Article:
Here’s a new screenshot from the racing game project.
If you’ve followed this blog or my Youtube updates you may have wondered why there are so many game projects outside of uni, this blog is even one of them.
While I do aim to make a fully fleshed out complete game at some point during my career I am still constantly learning and so branching out into as many genres as possible is forming new designs and different ways of approaching issues that arise in these genres. For example in the racing game project I’ve just started I have two players, which means two cameras, which then means I have to render double the amount I would have to if it was a singleplayer game.
In the screenshot above you may notice the terrain textures are quite low quality they were originally higher but it is because of the two cameras and fast speed of the cars that their quality has been reduced. This means that I have to incorporate ways of dealing with these technical limitations in order to provide a smooth racing experience, I plan to do this by making my terrain only the size of the sight of the player, adding more fog, and adding effects like changing depth of field and motion blur to hide lower quality textures. These textures could potentially load in at higher qualities when the player slows down. Another issue is collisions at high speed.
Looking at previous projects such as Project Conquer the themes and genre work becomes more obvious. Project Conquer is a 3rd and 1st person action adventure game with platform elements, inspired by the Legend of Zelda.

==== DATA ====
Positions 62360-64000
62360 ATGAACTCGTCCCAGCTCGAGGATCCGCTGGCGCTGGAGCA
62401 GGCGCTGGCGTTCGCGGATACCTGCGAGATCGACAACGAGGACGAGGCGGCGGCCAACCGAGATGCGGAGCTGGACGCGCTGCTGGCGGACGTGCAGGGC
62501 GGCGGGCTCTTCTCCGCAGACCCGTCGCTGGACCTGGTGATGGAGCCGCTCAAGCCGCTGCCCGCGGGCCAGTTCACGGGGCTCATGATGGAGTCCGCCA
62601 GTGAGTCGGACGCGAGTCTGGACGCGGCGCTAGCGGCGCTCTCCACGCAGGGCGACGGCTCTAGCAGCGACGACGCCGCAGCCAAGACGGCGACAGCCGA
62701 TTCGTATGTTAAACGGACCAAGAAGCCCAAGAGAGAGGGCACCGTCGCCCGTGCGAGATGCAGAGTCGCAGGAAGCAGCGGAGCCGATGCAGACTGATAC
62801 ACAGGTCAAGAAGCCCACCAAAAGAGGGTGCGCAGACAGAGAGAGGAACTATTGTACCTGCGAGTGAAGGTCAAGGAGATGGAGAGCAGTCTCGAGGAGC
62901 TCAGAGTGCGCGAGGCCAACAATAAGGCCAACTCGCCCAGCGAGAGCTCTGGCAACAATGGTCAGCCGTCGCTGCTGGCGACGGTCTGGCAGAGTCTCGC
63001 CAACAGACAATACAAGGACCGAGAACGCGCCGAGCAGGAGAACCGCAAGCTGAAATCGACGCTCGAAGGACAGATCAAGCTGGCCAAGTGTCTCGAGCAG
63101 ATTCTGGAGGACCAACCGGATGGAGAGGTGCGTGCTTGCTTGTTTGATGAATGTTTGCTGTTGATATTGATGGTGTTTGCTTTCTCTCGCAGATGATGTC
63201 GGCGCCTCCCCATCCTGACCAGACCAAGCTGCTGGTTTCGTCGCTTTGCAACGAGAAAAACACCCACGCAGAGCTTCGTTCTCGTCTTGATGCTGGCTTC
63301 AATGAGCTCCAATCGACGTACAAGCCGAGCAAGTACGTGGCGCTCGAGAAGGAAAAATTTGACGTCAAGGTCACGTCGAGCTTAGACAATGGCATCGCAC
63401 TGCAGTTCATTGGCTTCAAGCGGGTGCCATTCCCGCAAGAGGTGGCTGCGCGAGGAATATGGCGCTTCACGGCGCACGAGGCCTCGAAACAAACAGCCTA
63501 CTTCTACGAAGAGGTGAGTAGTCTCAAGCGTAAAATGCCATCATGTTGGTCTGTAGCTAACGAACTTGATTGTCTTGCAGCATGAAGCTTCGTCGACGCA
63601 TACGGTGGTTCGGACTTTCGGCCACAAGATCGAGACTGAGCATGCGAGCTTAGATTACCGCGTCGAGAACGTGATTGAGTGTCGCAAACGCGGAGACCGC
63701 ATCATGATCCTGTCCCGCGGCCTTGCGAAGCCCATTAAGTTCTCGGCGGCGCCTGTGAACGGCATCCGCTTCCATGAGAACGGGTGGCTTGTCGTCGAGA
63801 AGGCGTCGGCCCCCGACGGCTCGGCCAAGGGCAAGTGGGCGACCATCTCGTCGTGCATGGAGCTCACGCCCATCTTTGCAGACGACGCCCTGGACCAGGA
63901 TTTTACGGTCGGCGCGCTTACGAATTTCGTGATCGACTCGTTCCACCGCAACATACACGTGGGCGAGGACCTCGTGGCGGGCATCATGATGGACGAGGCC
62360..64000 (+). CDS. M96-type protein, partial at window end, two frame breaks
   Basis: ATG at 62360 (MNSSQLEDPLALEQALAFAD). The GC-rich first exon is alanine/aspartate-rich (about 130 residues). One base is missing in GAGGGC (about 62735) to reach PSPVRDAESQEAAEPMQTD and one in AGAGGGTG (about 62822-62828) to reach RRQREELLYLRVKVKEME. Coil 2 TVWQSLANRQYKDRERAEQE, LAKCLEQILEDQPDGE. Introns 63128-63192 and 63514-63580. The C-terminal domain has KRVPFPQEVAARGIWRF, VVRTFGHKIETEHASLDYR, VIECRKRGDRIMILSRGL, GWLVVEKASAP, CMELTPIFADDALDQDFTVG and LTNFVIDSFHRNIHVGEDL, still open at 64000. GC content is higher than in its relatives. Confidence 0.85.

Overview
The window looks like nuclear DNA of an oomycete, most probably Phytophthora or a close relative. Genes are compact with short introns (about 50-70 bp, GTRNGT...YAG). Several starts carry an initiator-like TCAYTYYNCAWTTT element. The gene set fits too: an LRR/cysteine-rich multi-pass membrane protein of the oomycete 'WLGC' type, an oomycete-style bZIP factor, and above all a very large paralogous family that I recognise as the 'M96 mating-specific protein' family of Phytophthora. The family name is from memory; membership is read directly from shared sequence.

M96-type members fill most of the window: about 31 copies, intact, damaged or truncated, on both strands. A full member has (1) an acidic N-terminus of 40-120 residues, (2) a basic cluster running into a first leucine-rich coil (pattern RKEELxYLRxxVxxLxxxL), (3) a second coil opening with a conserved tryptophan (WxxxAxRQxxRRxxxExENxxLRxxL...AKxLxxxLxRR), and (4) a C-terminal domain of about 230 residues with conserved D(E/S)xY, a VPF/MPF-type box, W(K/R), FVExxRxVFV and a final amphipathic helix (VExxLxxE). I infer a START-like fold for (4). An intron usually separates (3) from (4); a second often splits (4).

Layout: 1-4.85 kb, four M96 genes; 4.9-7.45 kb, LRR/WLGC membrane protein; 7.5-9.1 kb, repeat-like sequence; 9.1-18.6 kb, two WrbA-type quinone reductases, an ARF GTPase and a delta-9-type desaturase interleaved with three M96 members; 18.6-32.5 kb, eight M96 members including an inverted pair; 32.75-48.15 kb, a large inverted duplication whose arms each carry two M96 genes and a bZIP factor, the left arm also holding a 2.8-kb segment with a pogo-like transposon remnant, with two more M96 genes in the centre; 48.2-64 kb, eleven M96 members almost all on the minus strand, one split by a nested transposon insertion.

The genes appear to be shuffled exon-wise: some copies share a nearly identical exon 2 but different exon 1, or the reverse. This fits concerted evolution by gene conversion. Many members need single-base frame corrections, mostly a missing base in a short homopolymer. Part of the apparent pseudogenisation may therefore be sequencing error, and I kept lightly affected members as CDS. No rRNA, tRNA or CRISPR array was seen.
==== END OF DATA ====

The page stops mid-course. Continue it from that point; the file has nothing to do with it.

The 2014 Game Jam was a side scrolling shooter, with an infinitely jumping system similar to the Kirby games.
The 2015 Game Jam was another side scrolling game, using rooms instead of large levels for closer combat, and also melee instead of shooting for closer combat, it was also a first attempt using 2d raycasting. It did not feature infinite jumping.
The gallery above also shows a 2d vertical shooter, an online top down shooter, a 2.5d physics coop platformer and a moment based ball game.
Overall the aims of these projects are to find new ways of creating and developing games, bringing these optimization and physics based techniques learnt into newer projects to constantly improve and try and push the boundaries within my own work. Whilst it’s nice to have a fully complete game to show to people and see their reactions, they can also gain a similar experience from playing a demo, and if the demo feels good then the mechanics must be good as well.
This ideology that I have crafted comes from wanting to learn more about development but also from the structure of the Mario Galaxy games, in which each level features a different mechanic. Some mechanic of which you would expect only in different genres. The images above highlight some of these changes in gameplay mechanics for example the bird flight levels and manta ray levels are timed motion based levels. The swimming levels heavily rely on exploration, puzzle levels require you to think carefully about where you step. There are 2.5d sections, slide sections, balancing sections all within one game series. The inclusion of Yoshi in Mario Galaxy 2 allowed Yoshi to be powered in multiple different ways for flight, speed, and more which all had levels built around these power ups.
Mario Galaxy shows us that an idea doesn’t have to be used for the entirety of a videogame it can be used when it needs to and before it becomes stale. While I do wish to continue to work on the larger projects such as Project Conquer, branching out will continuously feed into these projects and sometimes restarting them from the beginning can lead to greater experiences. I hope you understand the sometimes random development cycles I continue to go through, feel free to comment.